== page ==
In the 1990s, Dave Mackay teamed up with Stephanie Haynes. The duo recorded a CD called Two On A Swing for Why Not Records. On their CD, Mackay is sometimes only barely hinting at the more conventional chords to the standards with hair-raising accompaniment. The interplay between voice and piano on "Easy to Love" and the witty "Everything But You" are high points on this very satisfying and sometimes unpredictable CD.
In the 2000s Mackay teamed up with John Giannelli on bass and Joe Correro on drums performing Bill Evans tunes in a celebration of the Life and Music of bassist Scott LaFaro. The trio recorded one of the shows at Giannelli Square.
In the 2000s, Mackay also teamed up with bassist Kenny Wild and singer Tierney Sutton performing at the LA Jazz Club Monteleons. Typical set included the songs I Can't Get Started, Evergreen, Spring Is Here, Cherokee, It Never Entered My Mind, Moon and Sand, Only the Lonely, Blue Skies, I've Never Been in Love Before, Summer Me, Winter Me, and With Every Breath I Take. The Jazz critic Roger Crane described the music as "sounds of surprise".
In the 2010s, Dave teamed up with singer Miki Purnell, Tamir Hendelman, Lori Bell, Joey Carano, Bob Magnusson, Kevin Cox, and Tony Aros. The team recorded the album "Swingin' to the Sea"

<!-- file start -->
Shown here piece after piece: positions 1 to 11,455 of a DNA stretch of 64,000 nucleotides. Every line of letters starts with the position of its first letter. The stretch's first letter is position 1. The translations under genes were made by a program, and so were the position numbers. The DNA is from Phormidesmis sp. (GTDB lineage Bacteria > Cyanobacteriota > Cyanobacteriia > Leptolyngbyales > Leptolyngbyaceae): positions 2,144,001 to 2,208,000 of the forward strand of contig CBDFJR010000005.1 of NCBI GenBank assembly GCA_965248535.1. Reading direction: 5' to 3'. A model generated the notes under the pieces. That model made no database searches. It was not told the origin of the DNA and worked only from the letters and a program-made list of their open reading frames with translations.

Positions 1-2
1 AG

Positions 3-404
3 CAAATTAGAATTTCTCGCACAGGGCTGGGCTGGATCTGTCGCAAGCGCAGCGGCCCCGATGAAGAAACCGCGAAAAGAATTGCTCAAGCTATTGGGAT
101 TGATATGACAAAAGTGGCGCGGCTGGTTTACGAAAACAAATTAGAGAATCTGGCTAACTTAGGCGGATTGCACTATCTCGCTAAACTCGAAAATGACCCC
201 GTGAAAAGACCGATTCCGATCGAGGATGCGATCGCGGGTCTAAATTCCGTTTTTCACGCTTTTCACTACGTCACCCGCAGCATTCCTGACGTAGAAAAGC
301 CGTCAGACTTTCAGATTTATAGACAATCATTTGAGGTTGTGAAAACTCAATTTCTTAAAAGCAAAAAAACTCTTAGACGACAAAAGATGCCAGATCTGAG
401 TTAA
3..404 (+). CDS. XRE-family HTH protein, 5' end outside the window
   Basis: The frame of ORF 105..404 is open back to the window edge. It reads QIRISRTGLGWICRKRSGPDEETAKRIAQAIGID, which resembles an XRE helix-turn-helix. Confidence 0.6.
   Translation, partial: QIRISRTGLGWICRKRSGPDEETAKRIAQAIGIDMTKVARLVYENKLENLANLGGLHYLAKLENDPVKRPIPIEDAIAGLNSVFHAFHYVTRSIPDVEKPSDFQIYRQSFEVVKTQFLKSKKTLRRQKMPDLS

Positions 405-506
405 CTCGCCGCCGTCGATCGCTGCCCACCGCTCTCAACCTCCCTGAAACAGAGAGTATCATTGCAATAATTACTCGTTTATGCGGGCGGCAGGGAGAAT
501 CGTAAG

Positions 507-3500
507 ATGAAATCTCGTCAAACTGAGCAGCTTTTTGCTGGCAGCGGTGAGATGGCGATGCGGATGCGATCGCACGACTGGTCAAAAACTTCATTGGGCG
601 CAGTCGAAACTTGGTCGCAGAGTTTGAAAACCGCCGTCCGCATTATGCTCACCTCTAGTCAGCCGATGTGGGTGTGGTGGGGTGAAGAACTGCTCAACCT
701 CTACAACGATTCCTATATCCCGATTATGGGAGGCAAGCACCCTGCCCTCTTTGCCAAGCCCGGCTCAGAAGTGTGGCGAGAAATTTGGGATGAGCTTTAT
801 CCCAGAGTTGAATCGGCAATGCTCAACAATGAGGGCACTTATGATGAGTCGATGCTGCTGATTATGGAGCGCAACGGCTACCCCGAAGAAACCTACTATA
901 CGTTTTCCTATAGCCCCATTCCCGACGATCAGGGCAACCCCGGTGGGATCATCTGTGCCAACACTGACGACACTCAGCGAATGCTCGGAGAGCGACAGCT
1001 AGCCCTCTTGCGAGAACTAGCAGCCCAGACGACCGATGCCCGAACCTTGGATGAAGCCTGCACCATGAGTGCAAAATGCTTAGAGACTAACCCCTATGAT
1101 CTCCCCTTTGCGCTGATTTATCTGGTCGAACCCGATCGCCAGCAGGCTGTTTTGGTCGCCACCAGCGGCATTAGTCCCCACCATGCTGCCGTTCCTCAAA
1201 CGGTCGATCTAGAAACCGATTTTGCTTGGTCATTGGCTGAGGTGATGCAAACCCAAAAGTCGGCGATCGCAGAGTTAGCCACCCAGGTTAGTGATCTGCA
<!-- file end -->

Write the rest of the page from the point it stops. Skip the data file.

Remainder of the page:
Mackay has also performed with Serge Chaloff, Sonny Stitt, Bob Wilber, Bobby Hackett, Jim Hall, Don Ellis, Emil Richards, Shelly Manne, Chet Baker, Joe Pass, Warne Marsh, Kai Winding, Stephanie Haynes, and Tierney Sutton at some of the top Jazz clubs in the country including, Boston's Storeyville and Jazz Workshop, New York's Left Bank and Village Vanguard, and Chicago's Mr. Kelly's, Shelly's Manne Hole, The Lighthouse, Donte's Jazz Supper Club, and the Samoa House.
Mackay's original compositions include "Love Will Win", "Melissa", "Hands", "Joyful", "Blues for Polly-O", "Three for Five", "Blessings and Free", Samba For Vicky", "Now" and "Here". "Now" and "Here" were later recorded by Cal Tjader, and "Samba For Vicky" was later recorded by the Baja Marimba Band. In addition Dave co-wrote "Like Me", "Peek-A-Boo" and "Will-O-The-Wisp". Mackay also wrote a majority of the music (with lyricist Barbara Schill) for a hit stage musical comedy entitled "Is It Just Me, Or Is It Hot In Here?" (music by Dave Mackay & Barbara Schill; book & lyrics by Barbara Schill). It appeared to sold out audiences (1995–1998) first at the Hollywood Roosevelt Hotel, then CBS Studio Center in Burbank, the Odyssey Theatre and Century City Playhouse.
Over the years Mackay's music has been described as magical, lyrical, incredibly fluent, any key, any song he's got it, one of the world's better accompanists, an awesome impressive jazz style, rhythmically articulate piano, a remarkable pianist, wistful piano, an implicit ensemble sense of swing, hip, full of joy, spark, and fire, and one of the Southland's finest pianists.
On 25 June 2019, The New York Times Magazine listed Dave Mackay among hundreds of artists whose material was reportedly destroyed in the 2008 Universal fire.